Menseki Meiro puzzle books crossed my Twitter feed a few months ago and I took the plunge.
Image Credit: Amazon.co.uk
The problem is I couldn’t find an English language version. The Japanese originals were expensive so I bought the Spanish version. I don’t speak Spanish so asked my Spanish first language student who said it wasn’t Spanish – she suspected it was in Catalan!
But back to the Menseki puzzles …
They are ingenious puzzles where you simply use your knowledge of the area of a rectangle to solve the problem. Click on the image to see the cover problem. Puzzle 1 was so straightforward a nine year old could do it, puzzle 99 had Y13 Further Mathematicians befuddled. They make perfect starter or plenary activities for any age or ability.
Solutions are provided and if your copy is in a different language, like mine, you might just expand your mathematical vocabulary.
Whilst looking for a suitable image I also came across Alex Bellos discussing them on The Guardian website. Worth a look!
(By the way – the Menseki book also makes a good birthday present for that special geeky someone)
Unfortunately, due to work (i.e. being a full time teacher) I haven’t had time to upload my recent ideas or resources, however the usual service should resume after Christmas. Speaking of which – don’t forget to check out the Christmaths resources on the site:
I’ve used word length analysis for years as a source of comparative statistics. The concept is easy – you take a children’s book and a grown up book and compare the word lengths of the first 20, 40, 80 words. After you collect the information in a table, you can use this data to compare averages and the range.
Image credit: www.comingsoon.net
But what texts to use? Well – you can’t beat a bit of Dr Seuss, but what grown up text could you use. I can highly recommend this extract from ‘Pride and Prejudice and Zombies’:
Not only will you be investigating mathematical concepts, but you might just be inspiring a student to pick up a book and read.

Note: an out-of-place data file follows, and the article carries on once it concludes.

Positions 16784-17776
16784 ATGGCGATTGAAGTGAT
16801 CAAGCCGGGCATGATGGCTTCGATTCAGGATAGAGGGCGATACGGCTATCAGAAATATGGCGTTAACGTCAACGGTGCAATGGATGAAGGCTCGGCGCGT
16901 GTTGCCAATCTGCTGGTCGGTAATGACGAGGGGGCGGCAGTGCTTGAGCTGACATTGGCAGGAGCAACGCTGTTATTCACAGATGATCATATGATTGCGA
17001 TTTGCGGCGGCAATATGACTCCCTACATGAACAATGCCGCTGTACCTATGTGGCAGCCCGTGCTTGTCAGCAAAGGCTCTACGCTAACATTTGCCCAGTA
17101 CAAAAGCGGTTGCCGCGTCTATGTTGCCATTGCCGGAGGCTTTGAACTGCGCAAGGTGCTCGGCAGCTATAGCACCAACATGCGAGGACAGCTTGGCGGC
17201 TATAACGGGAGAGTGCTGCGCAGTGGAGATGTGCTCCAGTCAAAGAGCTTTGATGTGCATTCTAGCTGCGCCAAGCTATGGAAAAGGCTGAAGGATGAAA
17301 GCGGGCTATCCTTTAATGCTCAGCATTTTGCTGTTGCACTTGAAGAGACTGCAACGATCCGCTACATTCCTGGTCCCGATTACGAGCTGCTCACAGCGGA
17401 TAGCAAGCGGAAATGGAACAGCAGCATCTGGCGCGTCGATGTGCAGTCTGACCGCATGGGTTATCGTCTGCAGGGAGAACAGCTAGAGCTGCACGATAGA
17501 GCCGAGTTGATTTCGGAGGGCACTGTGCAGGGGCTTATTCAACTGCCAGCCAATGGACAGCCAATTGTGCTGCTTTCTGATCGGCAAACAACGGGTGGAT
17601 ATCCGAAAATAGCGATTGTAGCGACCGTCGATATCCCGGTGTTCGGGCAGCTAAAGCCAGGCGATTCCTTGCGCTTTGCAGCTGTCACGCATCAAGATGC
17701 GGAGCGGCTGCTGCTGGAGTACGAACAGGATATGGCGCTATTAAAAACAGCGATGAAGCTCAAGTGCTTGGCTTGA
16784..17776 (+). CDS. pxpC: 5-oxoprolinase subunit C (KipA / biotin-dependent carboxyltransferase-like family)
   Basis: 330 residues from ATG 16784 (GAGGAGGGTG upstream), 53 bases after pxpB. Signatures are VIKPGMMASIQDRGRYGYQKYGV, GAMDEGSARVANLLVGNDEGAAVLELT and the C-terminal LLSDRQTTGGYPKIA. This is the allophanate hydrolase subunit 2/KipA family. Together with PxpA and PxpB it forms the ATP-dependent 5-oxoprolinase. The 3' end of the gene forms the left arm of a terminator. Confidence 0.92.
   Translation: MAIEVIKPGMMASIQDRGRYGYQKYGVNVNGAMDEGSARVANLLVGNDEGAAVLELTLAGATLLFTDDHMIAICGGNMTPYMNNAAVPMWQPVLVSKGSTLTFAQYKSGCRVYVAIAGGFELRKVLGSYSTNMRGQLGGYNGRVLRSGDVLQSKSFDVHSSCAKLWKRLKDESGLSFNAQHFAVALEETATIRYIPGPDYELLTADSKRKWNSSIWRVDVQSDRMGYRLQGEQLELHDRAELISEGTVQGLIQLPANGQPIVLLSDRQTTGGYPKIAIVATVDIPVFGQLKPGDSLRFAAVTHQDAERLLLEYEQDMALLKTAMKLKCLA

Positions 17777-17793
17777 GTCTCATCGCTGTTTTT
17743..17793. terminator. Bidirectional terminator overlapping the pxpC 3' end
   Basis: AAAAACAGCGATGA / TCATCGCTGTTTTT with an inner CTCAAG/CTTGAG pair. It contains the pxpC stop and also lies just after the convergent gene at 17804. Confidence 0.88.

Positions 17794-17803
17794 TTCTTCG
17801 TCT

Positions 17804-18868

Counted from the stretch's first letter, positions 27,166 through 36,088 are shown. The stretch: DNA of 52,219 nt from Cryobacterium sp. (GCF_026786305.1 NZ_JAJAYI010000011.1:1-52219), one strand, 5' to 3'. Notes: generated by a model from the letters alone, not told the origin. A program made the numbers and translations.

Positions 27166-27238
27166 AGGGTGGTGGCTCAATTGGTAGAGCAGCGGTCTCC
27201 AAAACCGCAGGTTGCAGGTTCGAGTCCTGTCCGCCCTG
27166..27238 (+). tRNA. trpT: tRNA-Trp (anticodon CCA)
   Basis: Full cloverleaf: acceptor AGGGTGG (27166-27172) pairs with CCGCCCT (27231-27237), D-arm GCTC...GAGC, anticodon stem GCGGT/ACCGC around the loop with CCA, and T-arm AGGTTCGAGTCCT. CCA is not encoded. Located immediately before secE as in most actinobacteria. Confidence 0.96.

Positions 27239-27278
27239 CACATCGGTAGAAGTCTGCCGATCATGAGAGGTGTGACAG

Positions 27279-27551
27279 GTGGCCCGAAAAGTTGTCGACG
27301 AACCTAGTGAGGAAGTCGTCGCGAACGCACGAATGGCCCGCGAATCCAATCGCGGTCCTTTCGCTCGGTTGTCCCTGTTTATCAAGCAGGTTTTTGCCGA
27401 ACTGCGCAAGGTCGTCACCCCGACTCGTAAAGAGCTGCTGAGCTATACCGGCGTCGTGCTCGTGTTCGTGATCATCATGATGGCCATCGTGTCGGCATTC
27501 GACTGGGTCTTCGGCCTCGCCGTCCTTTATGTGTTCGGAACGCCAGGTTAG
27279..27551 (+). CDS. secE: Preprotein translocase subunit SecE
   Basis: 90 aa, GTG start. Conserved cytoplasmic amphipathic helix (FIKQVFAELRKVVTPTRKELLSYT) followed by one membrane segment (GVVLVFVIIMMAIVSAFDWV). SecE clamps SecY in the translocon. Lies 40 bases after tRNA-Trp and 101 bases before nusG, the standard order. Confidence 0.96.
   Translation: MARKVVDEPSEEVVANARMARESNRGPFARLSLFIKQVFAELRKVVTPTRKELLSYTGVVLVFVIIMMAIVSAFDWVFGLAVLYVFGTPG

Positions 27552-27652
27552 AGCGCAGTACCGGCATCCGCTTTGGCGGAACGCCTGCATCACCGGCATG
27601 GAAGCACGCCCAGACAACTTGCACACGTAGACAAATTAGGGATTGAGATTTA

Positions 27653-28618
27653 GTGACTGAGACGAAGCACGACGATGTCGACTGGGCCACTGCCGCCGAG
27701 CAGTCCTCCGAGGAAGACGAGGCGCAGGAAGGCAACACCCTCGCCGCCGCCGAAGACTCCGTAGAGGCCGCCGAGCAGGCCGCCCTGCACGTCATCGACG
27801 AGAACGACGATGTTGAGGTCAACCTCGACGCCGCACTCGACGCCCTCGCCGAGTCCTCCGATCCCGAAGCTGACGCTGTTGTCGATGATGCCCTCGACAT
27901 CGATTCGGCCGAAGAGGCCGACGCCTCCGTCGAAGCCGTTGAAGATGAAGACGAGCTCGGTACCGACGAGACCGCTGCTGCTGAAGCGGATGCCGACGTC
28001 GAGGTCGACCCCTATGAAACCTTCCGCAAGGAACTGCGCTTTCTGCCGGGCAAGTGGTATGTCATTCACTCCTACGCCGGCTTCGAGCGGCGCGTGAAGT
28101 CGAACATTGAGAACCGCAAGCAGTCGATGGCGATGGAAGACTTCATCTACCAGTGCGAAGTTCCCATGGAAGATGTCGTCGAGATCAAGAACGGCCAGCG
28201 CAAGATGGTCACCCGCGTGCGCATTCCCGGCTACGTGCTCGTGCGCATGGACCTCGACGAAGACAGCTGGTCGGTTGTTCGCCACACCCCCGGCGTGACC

Update: If you use the first chapter (say thirty words) of ‘Pride & Prejudice & Zombies’ you get some interesting data. The range is wide, but the highest frequency word length is just two. It’s a great conversation piece – why does this happen? The language is a very precise parody of 19th prose with all the correct connectives and no contractions eg ‘it is’ not ‘it’s’.
I finally did it – I ran a session at Mathsconf8, in Kettering! The theme was ‘Why don’t you…?’, inspired by the 1980s UK kids show:
The idea was why don’t you put down the textbook, step away from the worksheet and get your students involved in doing Maths rather than have it done to them. I have to thank the participants for being up for a laugh and getting fully involved. Because it was a hands on session, all the notes needed for the activities are downloadable in a booklet.
Here in the UK there are major curriculum changes going on. There is new content in the curriculum – unless you are a certain age, in which case it’s old stuff coming back. All the current class textbooks will be missing chunks of the syllabi and who can afford to buy class sets of new ones. Canny teachers are filling the gaps with worksheets and booklets. However that in class reference for these topics is an issue.
I thought I’d get a few class maths dictionaries – you know, the little pocket sized ones. Dead-end: no one publishes them anymore. Then I thought ‘Just get standard Maths dictionaries’: no chance, they are over £10 each. I saw a celebrity endorsed child’s Maths support book in my local discount store, bright and colourful, only £5 … except it didn’t have the content for GCSE. I was about to give up when a search of Amazon took me back to 1979…
Peter Robson published his Maths Dictionary through Newby books back in 1979.
It’s got the new curriculum fairly well covered too. The diagrams date it a little, but for roughly £4 it is a little gem.There are not only facts, but examples and diagrams in an unintimidating fashion. It’s also a handy A5 booklet size.
I’ve bought one for each of my group tables. It’s available from lots of online retailers, including a bulk discount for 10 or more on Amazon. I’d suggest getting one for yourself to review and then leave in your desk drawer for general reference.
I don’t know where to start – in a few clicks you have access to tiered questions on a multitude of topics with answers. Answer in an exercise book or on a mini whiteboard – it’s genius! Another click and the questions change.
If that wasn’t enough, you can print out individual worksheets at each level – differentiation without a headache.
I chose to print out the three tiers and award them points. Bronze = 1 point, Silver = 2 points, Gold = 3 points. I put together a cover sheet with instructions and the students instantly had control of their homework. All I asked for was 20 points of answers. The ones who need the practise can do lots of low scoring questions, the ones who need a challenge can do fewer questions at a harder level. My task is available to download below (full credit to Mr Carter given) – It prints nicely as an A5 booklet.